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Back at the Chicken Shack Import

42 customer reviews

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Audio CD, Import, October 25, 1990
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Editorial Reviews

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This is the kind of nasty, back-alley music that makes you wince in ecstasy. With Stanley Turrentine's tenor and Kenny Burrell's guitar sharing solo space, the Hammond master digs in with a blues-drenched shovel. While certainly fluent in the bop idiom, Smith's organ work maintains a direct emotional peg that reflects the swing and jump blues of a previous generation. Turrentine, a relative newcomer at this point (1960), proves a perfect foil for Smith's funky ideas, forgoing flashy bop runs in favor of soulful, expressive passages. Even on chestnuts such as "When I Grow Too Old to Dream" and "On the Sunny Side of the Street," the foursome boils the melodies down to their barest bluesy core. Back at the Chicken Shack is the prototypical soul-jazz recording. --Marc Greilsamer

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  • Sample this album Title (Sample)
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9:54
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7:33
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Product Details

  • Audio CD (October 25, 1990)
  • Number of Discs: 1
  • Format: Import
  • Label: EMI Europe Generic
  • ASIN: B000005H4M
  • Average Customer Review: 4.5 out of 5 stars  See all reviews (42 customer reviews)
  • Amazon Best Sellers Rank: #196,887 in Music (See Top 100 in Music)

Customer Reviews

Most Helpful Customer Reviews

70 of 72 people found the following review helpful By G B on July 22, 2002
Format: Audio CD
First things first: ignore the low average rating for this album -- this is one of Jimmy Smith's best (maybe THE best) albums and a major jewel in the crown of Blue Note records. It's not funky in the James Brown sense, it's funky in the heaps-and-heaps-of-soul, a-groove-six-feet-deep, "What the hell is happening back at that chicken shack?" sense.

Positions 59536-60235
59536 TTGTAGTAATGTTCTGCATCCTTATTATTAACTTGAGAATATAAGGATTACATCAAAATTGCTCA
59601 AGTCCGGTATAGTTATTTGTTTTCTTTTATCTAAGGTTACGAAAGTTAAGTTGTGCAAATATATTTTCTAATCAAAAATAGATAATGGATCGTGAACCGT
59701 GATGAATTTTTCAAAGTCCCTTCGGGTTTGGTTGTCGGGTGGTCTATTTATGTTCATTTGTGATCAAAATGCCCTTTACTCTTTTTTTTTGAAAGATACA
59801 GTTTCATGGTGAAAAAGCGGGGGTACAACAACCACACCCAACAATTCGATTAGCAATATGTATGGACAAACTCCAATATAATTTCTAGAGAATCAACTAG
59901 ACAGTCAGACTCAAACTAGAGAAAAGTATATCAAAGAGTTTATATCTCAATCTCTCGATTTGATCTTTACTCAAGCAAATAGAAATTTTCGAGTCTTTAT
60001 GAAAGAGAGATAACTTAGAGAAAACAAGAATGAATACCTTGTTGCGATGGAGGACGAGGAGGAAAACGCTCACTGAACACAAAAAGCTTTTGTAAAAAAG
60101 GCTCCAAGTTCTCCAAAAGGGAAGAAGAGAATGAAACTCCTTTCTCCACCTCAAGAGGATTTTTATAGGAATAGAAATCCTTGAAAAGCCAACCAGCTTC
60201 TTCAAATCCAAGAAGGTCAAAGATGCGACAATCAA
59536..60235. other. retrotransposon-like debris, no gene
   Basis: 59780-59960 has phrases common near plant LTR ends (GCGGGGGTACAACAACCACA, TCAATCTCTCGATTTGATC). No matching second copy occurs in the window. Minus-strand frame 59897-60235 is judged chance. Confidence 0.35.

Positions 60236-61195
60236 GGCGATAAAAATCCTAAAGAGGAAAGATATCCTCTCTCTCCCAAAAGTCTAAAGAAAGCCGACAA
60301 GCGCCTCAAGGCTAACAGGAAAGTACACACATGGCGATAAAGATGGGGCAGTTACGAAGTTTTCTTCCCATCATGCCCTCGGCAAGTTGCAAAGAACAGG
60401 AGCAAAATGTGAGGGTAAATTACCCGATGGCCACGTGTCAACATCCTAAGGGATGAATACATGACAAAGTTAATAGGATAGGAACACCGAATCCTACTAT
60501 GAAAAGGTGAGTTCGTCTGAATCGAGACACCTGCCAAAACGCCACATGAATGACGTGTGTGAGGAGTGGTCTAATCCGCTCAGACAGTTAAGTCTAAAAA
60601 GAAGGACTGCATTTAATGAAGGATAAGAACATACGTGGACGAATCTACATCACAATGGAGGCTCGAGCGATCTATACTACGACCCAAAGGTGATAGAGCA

As far as groovin', bluesy B3 jazz, you really can't do better than this album. Donald Bailey has a heavy, booting swing and Jimmy Smith's chunky basslines propel the music along. Kenny Burrell's playing is beautiful here -- very subtle and tasteful, the yin to Jimmy Smith's powerful organ yang. And as far as I'm concerned, tenor saxophonist Stanley Turrentine is lifted to deity status by his playing on this session. Saxophone playing doesn't get any more soulful and meaty than this.
The title track is just a blues, but what a blues it is. Jimmy digs in with the riff, Kenny plays one of his marvelous, low-key solos, and then Turrentine makes history with an absolutely mind-boggling huffin' and puffin' solo. Even the standards on this CD (classic interpretations of "When I Grow too Old to Dream" and "On the Sunny Side of the Street") sound bluesy. And despite the fact that the title track is the most famous piece here, I think "Messy Bessie" is the best here. Judging by the song, she must be a fun girl to hang around.
If you like this album, get its twin (recorded the same day), Midnight Special. Other great Jimmy Smith albums are Crazy! Baby, the Sermon, and Cool Blues. But I don't think any of them are as awesome as whatever the hell is going on Back at the Chicken Shack.
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18 of 19 people found the following review helpful By Claude Lapointe on February 20, 2005
Format: Audio CD
I agree 100% with Guy from New Haven. And even though I don't possess all of Jimmy's albums, this has to be his best... Maybe the the best jazz album ever!!! Never heard anything so groovy; it's B3 organ, Tenor Sax and good rhythm galore!!!